Spring means one thing to many Americans - baseball season.
Back in 2010, Sports Illustrated sent Bill on a portrait series of baseball players through the many Florida Spring Training facilities.
This was a test shot in Naples for one of the images we made on that trip. I honestly don’t know who the portrait was of. I haven’t followed baseball closely since John Smoltz pitched for the Atlanta Braves, and it’s been more than a few years since that happened.
I just remember driving from Jacksonville to Tampa to Naples to Miami for the trip. A long couple days in the car down Florida’s west coast.
Florida is a long state with surprising bio-diversity. Many people who visit Florida never leave the metropolitan centers of Orlando, Tampa and Miami, but - like many places - once you get off the beaten track, the place is stunning.
It was the first time I had ever driven the Tamiami trail - a road named for the cities it connects, Tampa and Miami. For much of the Tamiami you pass strip malls and time-share high rises. But as you move south the countless convenient stores fade into the Big Cypress National Preserve and the Everglades.
It’s an otherworldly landscape that seems detached entirely from the manufactured land of Disney World. A two-lane road surrounded by swamp and cypresses.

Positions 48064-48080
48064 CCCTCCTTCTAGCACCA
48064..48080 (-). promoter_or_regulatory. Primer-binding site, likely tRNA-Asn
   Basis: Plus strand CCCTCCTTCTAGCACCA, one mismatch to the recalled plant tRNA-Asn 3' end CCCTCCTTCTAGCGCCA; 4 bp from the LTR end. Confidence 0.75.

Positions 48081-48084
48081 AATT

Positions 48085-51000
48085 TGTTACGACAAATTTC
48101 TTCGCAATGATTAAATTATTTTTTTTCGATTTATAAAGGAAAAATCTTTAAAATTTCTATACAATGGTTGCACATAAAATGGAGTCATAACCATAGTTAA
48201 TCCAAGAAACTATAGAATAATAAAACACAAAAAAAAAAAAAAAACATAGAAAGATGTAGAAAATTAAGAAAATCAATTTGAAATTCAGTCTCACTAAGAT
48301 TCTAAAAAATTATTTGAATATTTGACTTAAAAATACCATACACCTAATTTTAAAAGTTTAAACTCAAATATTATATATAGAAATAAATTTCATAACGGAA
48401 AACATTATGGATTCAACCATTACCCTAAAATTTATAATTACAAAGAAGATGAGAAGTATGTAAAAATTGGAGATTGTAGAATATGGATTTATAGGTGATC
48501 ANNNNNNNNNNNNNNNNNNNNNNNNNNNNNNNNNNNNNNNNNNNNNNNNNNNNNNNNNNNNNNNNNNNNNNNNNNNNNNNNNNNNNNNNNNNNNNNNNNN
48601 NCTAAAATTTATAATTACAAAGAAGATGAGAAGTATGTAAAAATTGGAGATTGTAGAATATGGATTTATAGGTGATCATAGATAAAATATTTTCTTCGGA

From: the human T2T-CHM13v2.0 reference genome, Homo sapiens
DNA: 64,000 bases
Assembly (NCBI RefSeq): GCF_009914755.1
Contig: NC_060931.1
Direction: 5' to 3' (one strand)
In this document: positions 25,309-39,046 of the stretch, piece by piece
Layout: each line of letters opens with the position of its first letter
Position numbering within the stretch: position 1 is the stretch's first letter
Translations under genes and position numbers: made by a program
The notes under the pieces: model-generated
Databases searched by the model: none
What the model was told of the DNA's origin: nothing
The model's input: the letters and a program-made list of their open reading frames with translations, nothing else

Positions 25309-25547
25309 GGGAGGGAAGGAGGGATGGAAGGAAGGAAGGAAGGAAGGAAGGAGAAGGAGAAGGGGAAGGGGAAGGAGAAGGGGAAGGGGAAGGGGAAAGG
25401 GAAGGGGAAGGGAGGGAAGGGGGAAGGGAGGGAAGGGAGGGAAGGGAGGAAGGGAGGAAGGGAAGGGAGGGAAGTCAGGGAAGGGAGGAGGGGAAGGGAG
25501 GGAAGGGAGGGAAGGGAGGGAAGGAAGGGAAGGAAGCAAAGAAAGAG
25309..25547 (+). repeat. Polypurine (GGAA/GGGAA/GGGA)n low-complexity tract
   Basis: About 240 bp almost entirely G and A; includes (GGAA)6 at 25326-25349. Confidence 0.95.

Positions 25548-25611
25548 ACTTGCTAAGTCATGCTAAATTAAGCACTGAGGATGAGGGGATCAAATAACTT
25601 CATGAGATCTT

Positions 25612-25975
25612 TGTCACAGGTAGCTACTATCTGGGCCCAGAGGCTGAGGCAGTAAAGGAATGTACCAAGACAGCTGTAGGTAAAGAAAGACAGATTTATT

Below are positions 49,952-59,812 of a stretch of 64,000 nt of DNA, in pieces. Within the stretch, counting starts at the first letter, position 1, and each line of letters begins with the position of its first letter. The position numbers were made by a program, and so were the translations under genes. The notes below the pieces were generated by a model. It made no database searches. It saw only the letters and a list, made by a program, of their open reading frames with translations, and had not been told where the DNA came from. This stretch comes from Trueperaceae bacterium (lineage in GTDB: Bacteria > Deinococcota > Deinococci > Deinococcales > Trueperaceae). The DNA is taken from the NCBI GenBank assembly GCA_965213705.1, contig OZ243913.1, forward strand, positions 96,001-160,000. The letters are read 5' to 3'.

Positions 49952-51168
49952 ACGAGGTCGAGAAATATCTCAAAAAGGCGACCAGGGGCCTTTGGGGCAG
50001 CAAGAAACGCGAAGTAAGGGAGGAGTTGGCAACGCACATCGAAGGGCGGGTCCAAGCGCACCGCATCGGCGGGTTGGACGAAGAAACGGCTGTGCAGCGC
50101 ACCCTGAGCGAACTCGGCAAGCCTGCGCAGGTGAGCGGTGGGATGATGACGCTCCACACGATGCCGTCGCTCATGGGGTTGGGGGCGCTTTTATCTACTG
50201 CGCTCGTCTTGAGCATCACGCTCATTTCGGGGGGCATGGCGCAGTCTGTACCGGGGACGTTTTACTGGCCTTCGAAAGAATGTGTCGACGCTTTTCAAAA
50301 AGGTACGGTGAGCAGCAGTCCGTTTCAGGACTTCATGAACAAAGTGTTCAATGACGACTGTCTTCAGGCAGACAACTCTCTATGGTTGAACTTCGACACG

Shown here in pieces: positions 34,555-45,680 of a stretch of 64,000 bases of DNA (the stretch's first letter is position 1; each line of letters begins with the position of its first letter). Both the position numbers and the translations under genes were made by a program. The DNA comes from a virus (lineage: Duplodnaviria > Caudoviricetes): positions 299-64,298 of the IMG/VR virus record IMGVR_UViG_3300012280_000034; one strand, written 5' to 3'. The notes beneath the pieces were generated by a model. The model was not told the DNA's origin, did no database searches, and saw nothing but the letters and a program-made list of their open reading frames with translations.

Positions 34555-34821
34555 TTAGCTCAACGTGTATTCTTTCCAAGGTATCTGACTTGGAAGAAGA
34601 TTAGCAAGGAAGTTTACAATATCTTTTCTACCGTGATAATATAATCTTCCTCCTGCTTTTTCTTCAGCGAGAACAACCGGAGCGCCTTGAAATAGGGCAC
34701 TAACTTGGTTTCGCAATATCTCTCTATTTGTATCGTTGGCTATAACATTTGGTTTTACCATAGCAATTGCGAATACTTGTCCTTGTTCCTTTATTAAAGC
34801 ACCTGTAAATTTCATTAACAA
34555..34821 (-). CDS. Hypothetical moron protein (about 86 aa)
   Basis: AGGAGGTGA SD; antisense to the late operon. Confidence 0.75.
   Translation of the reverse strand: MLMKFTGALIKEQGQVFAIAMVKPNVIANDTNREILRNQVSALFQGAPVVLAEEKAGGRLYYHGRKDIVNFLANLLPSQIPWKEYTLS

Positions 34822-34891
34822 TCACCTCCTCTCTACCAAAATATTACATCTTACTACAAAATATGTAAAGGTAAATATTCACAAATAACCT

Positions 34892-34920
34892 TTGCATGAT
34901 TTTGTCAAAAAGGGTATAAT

Bill and I drove through the wetlands quietly until we passed a small building on the west side of the road with a sign that read, “The Big Cypress Gallery.” An art gallery in the middle of a national preserve. We didn’t have time to stop, but we did anyway.
We walked in to find a collection of Clyde Butcher original photographs. If you don’t know who Clyde Butcher is, look him up. He’s Ansel Adams for the state of Florida. His pictures are big and beautiful and seem impossibly simple. They seem that way because they are. There is nothing simple about lugging an 11x14 camera around the swamp, but the images are pure - the way Florida used to be.
I walked out of the gallery with a print from the same trail we had been driving, the Tamiami. It now hangs above my desk. A constant reminder of the simple beauty of a well done photograph, and the (sometimes) forgotten natural beauty of my home state.